However, the reason the dating of the Old Testament is such a hotly debated topic is firmly footed in modern religious belief and Zionism. Religious believers and many Zionists do not want the culture of ancient Judeans described as polytheistic (pagan) until well into the Greco-Roman Period. But, they simply have no archaeological evidence to support their claims and there is a lot of evidence challenging their position. In this sense, I represent the conservative view, basing my opinion on evidence rather than tradition. My book is radical in that it does not agree with the Christian and Jewish religious traditions that evolved over the last 2000 years. However, those traditional interpretations were composed by people who took the Bible as a literal history book, and believed many wrong things about the ancient world, including that the Noah’s Flood story was absolutely true. Many modern well-intentioned scholars fall into the tradition trap when they accept Bible stories as essentially true without supporting archaeological evidence. They tend to assume that the stories are based on legends rather than myths and think that real historical events inspired the heroic tales. Just because the majority of American scholars fall into that category does not make their view superior to mine. And, I clearly demonstrate that Bible stories were based on star lore mythology and refer to rituals including sex, drugs, and human sacrifice.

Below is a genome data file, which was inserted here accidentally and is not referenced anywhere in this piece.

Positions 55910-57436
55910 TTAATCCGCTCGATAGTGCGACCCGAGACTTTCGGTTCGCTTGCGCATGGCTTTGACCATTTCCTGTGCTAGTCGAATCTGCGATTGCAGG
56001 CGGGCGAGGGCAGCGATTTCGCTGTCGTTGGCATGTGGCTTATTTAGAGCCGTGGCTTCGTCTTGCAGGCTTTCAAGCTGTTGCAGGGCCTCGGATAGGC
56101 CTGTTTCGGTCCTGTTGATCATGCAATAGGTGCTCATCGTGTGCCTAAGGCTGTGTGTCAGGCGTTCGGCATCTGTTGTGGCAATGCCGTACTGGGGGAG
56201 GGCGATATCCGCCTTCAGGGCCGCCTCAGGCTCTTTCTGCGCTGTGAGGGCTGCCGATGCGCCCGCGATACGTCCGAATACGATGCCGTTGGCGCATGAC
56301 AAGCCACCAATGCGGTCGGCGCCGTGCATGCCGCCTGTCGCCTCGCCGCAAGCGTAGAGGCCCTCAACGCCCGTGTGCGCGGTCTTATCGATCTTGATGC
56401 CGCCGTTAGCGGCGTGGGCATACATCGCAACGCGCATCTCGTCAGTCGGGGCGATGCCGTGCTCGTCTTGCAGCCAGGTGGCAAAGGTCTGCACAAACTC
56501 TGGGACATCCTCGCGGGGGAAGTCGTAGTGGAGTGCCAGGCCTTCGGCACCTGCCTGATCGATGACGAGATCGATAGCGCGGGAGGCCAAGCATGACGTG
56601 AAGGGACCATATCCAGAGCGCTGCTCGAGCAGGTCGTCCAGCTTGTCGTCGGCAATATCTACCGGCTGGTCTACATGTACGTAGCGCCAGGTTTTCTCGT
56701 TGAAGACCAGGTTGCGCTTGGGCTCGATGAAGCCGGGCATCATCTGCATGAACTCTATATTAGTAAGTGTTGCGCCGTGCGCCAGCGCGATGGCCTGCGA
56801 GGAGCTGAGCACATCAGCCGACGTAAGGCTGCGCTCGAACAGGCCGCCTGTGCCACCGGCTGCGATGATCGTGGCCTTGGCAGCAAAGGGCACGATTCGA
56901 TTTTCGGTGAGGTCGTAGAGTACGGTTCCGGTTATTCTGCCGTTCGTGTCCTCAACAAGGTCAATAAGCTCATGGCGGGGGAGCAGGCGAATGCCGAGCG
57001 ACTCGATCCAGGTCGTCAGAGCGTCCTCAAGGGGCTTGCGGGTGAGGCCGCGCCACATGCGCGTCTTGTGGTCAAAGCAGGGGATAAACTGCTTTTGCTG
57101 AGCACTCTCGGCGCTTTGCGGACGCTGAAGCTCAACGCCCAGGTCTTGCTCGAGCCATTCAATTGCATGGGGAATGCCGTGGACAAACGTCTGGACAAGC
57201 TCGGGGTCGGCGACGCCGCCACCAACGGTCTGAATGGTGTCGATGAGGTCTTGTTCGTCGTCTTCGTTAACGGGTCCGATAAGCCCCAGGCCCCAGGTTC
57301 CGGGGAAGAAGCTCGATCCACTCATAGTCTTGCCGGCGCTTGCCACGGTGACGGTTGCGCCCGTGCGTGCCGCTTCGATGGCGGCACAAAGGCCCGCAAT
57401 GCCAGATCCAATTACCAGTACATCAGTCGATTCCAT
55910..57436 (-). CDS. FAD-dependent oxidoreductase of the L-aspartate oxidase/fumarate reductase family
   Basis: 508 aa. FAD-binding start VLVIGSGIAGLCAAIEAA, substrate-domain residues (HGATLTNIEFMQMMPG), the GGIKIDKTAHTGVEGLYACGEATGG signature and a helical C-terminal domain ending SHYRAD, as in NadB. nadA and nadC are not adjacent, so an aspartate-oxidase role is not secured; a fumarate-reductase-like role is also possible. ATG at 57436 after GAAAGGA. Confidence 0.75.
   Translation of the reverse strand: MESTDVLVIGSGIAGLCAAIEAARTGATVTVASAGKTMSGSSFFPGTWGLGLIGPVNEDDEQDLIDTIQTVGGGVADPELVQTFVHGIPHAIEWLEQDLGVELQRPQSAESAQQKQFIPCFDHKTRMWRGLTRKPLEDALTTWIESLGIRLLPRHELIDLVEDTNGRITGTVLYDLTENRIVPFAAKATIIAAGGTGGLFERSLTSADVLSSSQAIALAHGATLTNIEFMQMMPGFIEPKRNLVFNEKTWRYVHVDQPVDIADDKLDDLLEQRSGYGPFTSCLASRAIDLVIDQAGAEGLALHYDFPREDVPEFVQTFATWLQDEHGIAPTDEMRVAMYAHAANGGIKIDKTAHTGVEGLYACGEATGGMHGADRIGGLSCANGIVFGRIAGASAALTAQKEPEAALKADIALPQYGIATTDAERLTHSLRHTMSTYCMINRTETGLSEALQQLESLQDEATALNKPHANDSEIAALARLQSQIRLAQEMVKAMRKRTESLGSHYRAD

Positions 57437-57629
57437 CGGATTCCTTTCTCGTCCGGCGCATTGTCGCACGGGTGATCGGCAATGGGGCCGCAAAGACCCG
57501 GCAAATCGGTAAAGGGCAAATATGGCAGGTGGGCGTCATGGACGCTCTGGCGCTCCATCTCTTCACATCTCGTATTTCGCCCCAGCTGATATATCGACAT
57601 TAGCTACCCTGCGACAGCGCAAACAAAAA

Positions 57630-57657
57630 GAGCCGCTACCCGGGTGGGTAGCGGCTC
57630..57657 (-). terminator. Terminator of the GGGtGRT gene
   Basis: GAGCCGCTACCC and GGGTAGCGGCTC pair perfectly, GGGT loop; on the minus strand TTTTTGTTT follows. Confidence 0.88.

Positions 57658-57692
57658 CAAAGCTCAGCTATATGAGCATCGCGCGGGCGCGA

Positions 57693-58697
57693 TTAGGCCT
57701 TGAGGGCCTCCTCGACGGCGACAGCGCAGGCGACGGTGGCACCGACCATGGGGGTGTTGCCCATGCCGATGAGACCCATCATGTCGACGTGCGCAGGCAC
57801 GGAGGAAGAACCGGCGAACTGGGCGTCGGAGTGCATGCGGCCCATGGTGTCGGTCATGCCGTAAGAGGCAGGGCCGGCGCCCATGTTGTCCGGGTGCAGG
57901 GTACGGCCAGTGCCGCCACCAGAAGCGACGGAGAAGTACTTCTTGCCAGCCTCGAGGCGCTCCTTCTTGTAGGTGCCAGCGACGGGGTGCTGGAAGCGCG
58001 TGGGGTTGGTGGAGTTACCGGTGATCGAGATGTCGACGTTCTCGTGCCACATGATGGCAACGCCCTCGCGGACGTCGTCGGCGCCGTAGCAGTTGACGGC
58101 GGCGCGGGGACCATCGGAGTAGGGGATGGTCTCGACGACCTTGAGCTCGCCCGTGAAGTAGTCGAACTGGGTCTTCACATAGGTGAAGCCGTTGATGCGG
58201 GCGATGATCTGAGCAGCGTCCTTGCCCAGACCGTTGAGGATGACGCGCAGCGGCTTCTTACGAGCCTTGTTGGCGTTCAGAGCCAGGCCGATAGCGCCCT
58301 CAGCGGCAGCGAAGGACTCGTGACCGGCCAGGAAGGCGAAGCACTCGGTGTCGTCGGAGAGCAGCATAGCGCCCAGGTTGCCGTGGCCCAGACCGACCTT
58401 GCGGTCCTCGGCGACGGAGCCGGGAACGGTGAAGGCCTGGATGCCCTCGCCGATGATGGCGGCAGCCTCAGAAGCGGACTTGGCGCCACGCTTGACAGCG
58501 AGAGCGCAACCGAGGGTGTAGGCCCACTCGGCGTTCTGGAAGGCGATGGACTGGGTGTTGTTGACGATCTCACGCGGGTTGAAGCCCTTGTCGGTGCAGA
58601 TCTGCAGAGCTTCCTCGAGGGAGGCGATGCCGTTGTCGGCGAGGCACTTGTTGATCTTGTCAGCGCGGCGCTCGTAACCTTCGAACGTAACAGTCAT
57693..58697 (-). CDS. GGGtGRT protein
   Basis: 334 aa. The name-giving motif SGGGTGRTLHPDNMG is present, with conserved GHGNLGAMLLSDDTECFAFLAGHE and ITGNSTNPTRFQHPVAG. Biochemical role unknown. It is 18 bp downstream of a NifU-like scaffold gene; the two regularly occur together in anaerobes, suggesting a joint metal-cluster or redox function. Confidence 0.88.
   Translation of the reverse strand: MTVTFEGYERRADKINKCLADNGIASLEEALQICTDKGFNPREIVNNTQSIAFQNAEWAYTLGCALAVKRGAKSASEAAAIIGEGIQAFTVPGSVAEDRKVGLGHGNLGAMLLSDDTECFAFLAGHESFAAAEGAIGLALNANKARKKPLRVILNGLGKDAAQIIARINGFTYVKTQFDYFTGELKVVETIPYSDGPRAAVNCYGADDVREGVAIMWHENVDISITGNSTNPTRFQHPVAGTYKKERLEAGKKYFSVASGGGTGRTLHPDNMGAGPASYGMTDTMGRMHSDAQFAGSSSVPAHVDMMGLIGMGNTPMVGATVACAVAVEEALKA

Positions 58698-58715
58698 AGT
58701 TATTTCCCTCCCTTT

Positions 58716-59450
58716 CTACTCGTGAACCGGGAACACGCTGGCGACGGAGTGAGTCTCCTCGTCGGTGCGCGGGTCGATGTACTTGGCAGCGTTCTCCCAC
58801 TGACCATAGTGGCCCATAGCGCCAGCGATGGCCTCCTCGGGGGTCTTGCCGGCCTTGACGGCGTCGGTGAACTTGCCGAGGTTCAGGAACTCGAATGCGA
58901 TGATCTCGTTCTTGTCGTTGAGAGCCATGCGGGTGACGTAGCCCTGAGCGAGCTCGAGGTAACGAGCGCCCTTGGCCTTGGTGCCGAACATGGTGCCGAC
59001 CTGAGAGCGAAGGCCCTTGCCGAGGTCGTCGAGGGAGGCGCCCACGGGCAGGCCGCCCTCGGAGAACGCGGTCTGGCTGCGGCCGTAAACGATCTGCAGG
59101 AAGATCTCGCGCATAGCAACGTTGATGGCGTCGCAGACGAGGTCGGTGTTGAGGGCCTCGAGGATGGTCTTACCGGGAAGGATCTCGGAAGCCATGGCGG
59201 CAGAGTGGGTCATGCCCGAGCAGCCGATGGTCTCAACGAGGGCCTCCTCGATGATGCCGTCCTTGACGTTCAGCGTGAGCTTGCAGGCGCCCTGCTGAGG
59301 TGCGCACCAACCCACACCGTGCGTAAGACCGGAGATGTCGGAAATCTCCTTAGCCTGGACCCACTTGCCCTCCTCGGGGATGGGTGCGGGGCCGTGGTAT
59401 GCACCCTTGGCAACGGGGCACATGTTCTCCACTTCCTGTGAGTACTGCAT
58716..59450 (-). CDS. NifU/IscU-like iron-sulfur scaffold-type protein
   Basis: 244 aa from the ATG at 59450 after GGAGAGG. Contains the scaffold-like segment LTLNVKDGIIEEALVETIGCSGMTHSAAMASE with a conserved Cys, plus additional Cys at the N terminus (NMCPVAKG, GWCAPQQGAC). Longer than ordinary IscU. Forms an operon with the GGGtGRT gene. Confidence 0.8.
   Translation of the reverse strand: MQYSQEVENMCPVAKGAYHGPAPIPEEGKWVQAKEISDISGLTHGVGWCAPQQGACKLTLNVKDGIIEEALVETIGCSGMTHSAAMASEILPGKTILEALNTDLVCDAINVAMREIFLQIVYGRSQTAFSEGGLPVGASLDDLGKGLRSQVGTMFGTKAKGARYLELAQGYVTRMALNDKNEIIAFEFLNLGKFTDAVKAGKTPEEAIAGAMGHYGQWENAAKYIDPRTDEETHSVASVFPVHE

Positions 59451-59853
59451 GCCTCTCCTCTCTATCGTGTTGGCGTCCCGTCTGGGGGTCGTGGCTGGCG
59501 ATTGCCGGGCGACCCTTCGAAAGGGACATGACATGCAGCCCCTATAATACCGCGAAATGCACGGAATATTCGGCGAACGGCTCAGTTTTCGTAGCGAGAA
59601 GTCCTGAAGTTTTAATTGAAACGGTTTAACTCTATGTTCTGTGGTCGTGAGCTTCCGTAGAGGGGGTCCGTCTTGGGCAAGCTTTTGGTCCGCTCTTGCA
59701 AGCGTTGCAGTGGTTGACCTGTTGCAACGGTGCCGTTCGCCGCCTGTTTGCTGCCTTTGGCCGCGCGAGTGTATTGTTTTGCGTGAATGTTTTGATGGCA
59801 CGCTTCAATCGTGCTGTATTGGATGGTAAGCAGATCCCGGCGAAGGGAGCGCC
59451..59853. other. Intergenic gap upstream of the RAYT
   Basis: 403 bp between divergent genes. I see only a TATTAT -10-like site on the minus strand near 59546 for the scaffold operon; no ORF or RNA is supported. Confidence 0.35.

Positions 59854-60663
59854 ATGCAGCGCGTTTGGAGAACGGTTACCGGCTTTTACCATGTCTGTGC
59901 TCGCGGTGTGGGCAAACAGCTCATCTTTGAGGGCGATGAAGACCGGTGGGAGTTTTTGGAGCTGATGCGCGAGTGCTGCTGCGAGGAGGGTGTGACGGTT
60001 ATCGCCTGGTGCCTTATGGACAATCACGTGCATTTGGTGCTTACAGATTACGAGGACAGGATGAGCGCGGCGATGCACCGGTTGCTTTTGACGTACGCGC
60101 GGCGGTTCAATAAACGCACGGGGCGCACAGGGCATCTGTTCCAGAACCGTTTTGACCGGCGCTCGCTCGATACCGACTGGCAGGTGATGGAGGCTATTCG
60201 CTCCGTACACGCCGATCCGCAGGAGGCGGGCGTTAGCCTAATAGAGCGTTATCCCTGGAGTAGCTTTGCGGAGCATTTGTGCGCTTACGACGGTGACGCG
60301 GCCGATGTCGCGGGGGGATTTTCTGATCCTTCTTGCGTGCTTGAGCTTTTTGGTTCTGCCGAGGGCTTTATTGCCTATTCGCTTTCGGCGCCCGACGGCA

Diana Agorio is the author of Sex Rites: The Origins of Christianity

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Comment by Diana Agorio on September 8, 2010 at 1:21pm
I should note that not all Zionists find the Biblical narrative as essential to their claim to the land of Israel. Particularly Sabras (native-born Israelis) find legitimacy in the description of the early Israelites as an indigenous people of Palestine.